How to read a movie

Reading Roger Ebert’s Reading Movies made me realize so much. I knew when I was going to learn a lot from the article, as Roger Ebert is one of the influential people in the movie critic industry. He was one of first movie critics. Many of the things he used to evaluate a movie with as a critic are still used for evaluating movies today. While there are many things that I could talk about from this article, there are a few things that stuck out to me.

 

One of the things that stuck out to me from the article, was Ebert talking about how the movement of the camera was a determinant of the mood the director was trying to portray. If the camera is moving to the left, then it is less favorable. However, of the camera is moving to the right it is more favorable. It was also interesting to hear Ebert say that the future would  be on the right, while the past would be on the left. At first that sounded weird to me, but after a while I was able to get my head around that concept. It makes sense because if you look at a timeline, the past is usually on the left side of the line, while the future is usually on the right side of the line.

Another part of the article that was interesting to me was his belief that intrinsic weighting meant so much when reading a movie. It was interesting that he discussed this theory and then mentioned how things such as the lighting, color, dialogue, portrayal of actors, etc. could have so many opinions. It made a lot of sense to me because film is an expression of art; which is meant to be interpreted in many ways. These interpretations can variate from being obvious to obscure.  I think that a good example of an scene that uses the intrinsic weighting principle is the flushing of the toilet in the Alfred Hitchcock film Psycho.   In the movie, one of the characters, Marion Crane, flushes paper down the toilet. She flushes the toilet as she has stolen money from her boss and puts a written documentation of what she stole down the toilet. However, not all of the paper goes down the toilet. This becomes important when her sister and boyfriend come looking for her (as she’s missing), part of the paper is found. It is concrete evidence that Marion was actually staying at the Bates Motel.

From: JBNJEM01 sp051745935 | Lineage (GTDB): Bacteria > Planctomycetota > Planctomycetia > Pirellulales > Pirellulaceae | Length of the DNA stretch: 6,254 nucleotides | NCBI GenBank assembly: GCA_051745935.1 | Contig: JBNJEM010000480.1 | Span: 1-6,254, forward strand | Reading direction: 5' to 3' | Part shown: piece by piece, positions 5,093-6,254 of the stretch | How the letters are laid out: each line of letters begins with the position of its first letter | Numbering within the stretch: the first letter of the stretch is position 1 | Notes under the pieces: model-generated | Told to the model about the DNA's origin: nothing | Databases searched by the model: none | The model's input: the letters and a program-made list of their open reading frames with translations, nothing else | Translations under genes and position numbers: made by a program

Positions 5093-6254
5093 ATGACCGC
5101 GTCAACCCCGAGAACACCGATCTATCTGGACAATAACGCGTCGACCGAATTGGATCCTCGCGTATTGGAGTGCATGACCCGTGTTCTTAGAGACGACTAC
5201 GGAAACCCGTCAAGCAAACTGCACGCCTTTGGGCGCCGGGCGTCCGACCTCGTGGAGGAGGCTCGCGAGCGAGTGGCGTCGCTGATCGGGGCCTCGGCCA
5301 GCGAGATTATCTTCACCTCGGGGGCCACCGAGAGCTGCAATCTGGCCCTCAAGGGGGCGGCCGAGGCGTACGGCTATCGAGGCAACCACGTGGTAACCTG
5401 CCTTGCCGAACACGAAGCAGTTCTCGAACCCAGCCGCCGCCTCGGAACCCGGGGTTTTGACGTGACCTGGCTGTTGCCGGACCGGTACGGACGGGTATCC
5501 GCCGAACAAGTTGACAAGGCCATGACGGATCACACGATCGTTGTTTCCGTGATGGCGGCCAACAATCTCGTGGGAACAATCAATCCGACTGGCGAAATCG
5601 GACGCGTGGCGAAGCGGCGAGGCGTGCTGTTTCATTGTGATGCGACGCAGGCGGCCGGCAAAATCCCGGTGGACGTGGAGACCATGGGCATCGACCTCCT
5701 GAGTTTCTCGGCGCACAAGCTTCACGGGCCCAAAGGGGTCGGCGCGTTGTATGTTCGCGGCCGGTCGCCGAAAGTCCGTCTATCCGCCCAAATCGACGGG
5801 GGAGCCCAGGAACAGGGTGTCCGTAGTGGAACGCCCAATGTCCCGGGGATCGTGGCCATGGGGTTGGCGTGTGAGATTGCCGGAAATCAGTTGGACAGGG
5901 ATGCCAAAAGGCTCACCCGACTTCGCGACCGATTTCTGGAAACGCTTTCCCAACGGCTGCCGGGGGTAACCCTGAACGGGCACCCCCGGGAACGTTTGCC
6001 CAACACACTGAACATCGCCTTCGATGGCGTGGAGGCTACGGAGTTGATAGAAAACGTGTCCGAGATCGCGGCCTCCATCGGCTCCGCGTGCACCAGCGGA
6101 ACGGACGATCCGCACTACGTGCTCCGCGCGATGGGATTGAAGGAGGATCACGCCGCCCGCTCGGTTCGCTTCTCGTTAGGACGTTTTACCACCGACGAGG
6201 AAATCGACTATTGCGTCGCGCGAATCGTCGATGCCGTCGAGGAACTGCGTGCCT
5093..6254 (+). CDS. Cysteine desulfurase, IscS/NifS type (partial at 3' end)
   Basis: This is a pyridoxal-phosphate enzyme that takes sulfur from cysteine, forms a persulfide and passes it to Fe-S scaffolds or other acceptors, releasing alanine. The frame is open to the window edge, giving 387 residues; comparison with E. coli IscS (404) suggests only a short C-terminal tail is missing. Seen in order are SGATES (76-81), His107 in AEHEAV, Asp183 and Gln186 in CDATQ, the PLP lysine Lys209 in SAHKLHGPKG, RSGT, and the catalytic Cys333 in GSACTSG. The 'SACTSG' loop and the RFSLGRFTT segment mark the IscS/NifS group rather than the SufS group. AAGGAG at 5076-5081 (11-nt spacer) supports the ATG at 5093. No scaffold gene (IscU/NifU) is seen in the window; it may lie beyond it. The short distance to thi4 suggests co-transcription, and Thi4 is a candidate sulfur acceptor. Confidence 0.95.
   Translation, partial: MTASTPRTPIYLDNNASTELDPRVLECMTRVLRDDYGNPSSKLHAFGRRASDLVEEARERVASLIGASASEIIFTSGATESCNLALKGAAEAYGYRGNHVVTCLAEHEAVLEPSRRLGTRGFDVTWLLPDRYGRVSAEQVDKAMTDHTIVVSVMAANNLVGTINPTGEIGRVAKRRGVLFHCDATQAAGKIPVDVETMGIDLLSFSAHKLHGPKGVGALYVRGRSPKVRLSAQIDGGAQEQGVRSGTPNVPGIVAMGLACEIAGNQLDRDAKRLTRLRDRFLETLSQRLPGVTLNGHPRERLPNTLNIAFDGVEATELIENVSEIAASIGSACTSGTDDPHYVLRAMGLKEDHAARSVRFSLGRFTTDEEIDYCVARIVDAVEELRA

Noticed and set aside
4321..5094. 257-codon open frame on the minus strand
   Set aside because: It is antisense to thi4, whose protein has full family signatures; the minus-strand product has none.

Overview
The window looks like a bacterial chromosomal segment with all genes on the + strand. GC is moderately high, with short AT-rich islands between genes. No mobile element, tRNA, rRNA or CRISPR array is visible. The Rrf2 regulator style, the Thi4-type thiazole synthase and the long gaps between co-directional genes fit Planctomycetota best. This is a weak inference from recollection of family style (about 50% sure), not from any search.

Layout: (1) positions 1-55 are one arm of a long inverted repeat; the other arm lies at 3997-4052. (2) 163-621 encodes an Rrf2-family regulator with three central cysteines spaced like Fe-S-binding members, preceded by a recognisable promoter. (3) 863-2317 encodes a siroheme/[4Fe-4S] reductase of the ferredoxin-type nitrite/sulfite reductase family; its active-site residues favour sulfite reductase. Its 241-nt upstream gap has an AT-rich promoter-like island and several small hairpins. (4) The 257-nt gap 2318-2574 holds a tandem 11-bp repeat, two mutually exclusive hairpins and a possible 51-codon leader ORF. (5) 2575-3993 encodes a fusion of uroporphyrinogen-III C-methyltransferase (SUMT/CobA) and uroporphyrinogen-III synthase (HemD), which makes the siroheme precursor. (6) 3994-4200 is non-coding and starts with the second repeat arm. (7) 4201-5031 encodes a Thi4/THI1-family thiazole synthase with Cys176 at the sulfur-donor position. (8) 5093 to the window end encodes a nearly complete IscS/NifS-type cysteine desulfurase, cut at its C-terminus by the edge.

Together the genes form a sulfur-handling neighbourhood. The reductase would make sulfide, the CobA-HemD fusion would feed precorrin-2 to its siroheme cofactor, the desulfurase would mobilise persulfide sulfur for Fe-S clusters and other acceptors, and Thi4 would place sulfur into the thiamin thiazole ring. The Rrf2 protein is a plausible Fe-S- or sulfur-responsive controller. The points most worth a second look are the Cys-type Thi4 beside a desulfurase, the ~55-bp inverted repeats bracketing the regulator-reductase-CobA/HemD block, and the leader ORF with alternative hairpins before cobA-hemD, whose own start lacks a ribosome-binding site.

The lessons I learned from this article will truly help me now fully understand and appreciate the art in movies. I will now try to look at certain scenes, and see if I see anything different than I did the first time I saw the scene. Reading this article makes me truly appreciate the greatness of Roger Ebert, as he was one of a kind.

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